web analytics
keyetv.com Austin News, Weather, Traffic KEYE-TV Austin - HOME
 
Oct 142009
 

From Green Right Now Reports

Plastic Package Inc., which manufactures 100-percent post consumer recycled plastic containers, said it will installing the largest cylindrical thin film solar system west of New Jersey to power its operations.

The project will use solar technology from Solyndra.

The project will use solar technology from Solyndra.

The Sacramento, Calif., company said it will use solar technology from Solyndra for the project. That Bay Area company recently was funded by a $535 million loan guarantee from the Department of Energy. Plastic Package officials said the installation will be done by Premier Power Renewable Energy of El Dorado Hills.

The new 208 kilowatt system being installed on the roof will initially handle all of Plastic Package’s peak demand and assist its local power provider, Sacramento Municipal Utility District to reduce its summer peak loads during the hottest part of the day.

The company noted that with solar, the production peaks simultaneously with energy demand. As the sun heats up into midday, power demand increases. With the sun higher in the sky the output from the rooftop solar system is increased.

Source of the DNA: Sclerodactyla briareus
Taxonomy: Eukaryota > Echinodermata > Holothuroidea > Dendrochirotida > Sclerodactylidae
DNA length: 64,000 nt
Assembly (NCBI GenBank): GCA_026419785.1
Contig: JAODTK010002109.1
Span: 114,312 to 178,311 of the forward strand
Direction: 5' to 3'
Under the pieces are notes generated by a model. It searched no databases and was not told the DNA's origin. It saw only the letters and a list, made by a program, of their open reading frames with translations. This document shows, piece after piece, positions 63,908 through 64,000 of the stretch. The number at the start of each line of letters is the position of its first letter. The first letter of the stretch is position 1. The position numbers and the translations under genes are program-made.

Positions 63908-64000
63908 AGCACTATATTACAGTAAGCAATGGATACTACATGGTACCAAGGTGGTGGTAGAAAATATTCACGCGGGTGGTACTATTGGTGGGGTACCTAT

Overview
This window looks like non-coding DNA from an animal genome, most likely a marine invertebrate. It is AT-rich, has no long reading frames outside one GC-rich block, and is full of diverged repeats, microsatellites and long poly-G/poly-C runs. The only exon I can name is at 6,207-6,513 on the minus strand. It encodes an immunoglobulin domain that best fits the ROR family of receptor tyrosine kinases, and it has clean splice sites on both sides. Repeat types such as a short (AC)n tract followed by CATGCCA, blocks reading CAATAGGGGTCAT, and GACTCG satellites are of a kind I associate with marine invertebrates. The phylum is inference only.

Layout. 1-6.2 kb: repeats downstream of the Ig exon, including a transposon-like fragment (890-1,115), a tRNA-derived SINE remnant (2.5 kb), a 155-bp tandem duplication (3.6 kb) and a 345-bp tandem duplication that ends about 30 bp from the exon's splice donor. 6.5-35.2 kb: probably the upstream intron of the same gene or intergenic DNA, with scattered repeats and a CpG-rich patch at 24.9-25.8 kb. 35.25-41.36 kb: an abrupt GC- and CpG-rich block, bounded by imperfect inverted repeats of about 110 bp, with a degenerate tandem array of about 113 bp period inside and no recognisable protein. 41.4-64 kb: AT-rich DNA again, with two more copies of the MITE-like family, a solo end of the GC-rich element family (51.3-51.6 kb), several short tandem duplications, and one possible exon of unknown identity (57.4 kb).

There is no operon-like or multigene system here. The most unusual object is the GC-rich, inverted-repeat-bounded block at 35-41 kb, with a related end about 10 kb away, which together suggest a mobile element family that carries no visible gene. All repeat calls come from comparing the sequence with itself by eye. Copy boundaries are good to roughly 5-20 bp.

Solyndra can boost production even further by adding a white membrane roof. Solyndra has devised the cylindrical modules that enable its solar panels to capture sunlight over a 360-degree photovoltaic surface.

“If you build a better solar panel, the world will beat a path to your door,” US Energy Secretary Steven Chu said in a statement. “Building a better solar panel is what Solyndra has done. Compared to traditional solar panels, these innovative thin-film systems produce more energy for less money and less hassle.”

That approach appealed to Jim Kaye, Plastic Package Inc.’s chairman, and Jennifer Kaye, the company president. The Kayes said they spent the last couple of years researching solar technologies and investigating solar integrators that could provide them with a packaged solution that would help them to offset their increasing electrical consumption as their business grew.

“The plastics business is not normally thought of as a green business”, Jim Kaye said in a statement, “but we are making major strides in that direction by using recycled soda bottles as well as bio-based materials in our products. Now that we’ve added solar, we want to let the community and our clients know, so they can feel comfortable that when they use our packaging, they are part of the sustainable process.”